Chapter 50 - Spock's Story

Kirk put a hand behind Spock's arm and led him back toward his quarters. "Since we've toured the ship already this morning, I need some breakfast."

Kirk took Spock to his quarters and fetched meals. When he returned, Spock had removed the uniform and sat with the white robe loosely around him. His chest had a green flush, which made Kirk warm inside his uniform. He handed Spock a plate and sat beside him with his own. He ate hungrily.

Kirk set his empty plate aside, brushed off the crumbs. He watched Spock's fastidious eating for a few minutes.

Kirk said, "Is there someone you can talk to on Vulcan? I'm worried about things you aren't willing to tell me. I'm hoping you can tell someone, even if it isn't me."

Spock stopped eating. Kirk silently kicked himself for his poor timing and took Spock's plate and set it with his own.

Kirk sat closer so their legs were touching. He took a deep breath. "Spock, what happened on Gatling Outpost?"

"I do not wish to further burden you, given your duties."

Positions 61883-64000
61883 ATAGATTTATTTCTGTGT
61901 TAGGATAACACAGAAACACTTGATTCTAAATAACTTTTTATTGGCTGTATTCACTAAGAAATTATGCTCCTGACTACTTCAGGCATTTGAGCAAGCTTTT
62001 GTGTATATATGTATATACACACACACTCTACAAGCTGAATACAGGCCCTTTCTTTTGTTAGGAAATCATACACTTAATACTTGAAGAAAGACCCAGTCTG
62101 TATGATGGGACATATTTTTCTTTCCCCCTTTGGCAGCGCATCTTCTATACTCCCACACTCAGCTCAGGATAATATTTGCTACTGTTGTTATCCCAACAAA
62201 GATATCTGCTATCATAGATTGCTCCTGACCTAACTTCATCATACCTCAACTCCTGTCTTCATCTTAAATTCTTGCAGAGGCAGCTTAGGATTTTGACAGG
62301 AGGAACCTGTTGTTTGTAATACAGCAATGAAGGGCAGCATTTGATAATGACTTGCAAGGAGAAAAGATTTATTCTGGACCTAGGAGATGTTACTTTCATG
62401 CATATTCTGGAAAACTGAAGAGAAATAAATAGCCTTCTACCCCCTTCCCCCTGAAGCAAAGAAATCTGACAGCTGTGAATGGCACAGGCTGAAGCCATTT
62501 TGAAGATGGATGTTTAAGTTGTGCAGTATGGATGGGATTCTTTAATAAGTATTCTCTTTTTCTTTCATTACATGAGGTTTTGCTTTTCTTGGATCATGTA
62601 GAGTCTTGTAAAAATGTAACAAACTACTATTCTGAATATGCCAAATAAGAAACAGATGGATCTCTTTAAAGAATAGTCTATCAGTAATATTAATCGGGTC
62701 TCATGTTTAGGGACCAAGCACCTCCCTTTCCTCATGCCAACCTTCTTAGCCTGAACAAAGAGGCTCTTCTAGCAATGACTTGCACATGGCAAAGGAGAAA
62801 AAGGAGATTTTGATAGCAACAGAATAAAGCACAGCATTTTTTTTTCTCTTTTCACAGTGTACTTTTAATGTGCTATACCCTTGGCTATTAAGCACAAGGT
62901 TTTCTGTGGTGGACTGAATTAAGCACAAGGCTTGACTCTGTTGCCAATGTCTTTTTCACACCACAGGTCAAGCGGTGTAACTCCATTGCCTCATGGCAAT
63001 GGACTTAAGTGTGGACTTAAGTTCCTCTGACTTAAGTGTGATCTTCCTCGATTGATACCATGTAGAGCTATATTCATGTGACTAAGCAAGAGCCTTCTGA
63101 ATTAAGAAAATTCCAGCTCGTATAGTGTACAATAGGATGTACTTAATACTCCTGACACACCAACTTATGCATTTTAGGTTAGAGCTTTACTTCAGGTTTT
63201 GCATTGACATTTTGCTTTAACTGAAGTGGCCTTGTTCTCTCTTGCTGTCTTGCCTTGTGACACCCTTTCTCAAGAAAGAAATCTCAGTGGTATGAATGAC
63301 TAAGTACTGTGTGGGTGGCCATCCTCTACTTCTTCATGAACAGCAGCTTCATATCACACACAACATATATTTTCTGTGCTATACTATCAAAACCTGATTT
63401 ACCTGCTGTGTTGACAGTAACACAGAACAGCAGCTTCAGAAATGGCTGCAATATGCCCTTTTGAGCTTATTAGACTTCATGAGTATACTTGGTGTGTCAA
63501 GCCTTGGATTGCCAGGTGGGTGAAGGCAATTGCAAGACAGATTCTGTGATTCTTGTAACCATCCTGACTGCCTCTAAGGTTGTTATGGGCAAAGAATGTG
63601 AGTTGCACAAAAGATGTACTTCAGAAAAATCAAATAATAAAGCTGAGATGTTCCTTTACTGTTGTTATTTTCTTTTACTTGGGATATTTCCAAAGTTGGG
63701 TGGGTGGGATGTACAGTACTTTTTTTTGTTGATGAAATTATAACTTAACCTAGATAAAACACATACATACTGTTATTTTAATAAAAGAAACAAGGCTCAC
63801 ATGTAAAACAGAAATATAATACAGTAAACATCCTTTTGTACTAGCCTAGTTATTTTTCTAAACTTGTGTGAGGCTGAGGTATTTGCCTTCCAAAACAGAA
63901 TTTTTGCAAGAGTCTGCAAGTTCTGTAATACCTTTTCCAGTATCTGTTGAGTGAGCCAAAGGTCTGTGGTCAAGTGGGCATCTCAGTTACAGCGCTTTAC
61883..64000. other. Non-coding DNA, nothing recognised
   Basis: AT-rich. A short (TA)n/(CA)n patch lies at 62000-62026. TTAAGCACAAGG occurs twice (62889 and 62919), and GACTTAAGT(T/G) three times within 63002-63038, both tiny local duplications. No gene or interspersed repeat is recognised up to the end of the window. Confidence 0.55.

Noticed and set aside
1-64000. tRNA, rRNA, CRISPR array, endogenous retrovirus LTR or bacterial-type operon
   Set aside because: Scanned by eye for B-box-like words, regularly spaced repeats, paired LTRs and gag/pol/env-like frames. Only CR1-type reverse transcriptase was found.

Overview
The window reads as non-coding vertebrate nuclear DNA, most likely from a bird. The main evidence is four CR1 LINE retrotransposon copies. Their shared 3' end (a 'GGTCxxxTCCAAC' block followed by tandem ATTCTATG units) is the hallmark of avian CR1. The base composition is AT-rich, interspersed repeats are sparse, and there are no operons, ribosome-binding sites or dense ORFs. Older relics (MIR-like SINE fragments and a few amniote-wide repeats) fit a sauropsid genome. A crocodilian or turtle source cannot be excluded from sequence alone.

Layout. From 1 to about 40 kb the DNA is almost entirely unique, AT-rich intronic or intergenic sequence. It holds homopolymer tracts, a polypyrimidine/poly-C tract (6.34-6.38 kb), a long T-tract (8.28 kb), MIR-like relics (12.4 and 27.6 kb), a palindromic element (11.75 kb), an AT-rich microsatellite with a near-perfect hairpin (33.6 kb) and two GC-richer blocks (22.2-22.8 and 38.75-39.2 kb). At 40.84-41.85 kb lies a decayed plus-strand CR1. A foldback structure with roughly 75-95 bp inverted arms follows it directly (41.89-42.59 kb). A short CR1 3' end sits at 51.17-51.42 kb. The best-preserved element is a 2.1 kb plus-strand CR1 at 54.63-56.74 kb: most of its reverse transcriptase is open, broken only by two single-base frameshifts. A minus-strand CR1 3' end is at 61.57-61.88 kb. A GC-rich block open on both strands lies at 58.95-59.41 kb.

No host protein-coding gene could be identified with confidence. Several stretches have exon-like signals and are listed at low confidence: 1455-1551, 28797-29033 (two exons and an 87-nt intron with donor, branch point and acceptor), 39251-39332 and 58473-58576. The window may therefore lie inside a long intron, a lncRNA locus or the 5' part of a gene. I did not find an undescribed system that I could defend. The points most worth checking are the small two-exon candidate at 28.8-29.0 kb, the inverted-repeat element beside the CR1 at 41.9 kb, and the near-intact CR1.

Kirk held up his hands. "Do I seem burdened at the moment?"

Kirk softened his voice. "Spock, watching you suffer without having any way to help you is much more of a burden."

He clasped his hands in his lap and leaned into Spock with his shoulder. "I know you aren't used to having someone close to you. And I understand it's personal. But if it will help you in any way to tell me, please try to."

Kirk stared at the floor a long minute. Spock shifted away from his contact, sat up straight.

Kirk sighed, spoke into the silence. "Spock. What happened to you before you made it to the Militants?"

Spock closed his eyes for long moments. He breathed in and tensed up, bit his lips.

When he did speak, his voice was quiet. "On Gatling Outpost I was met by my brother."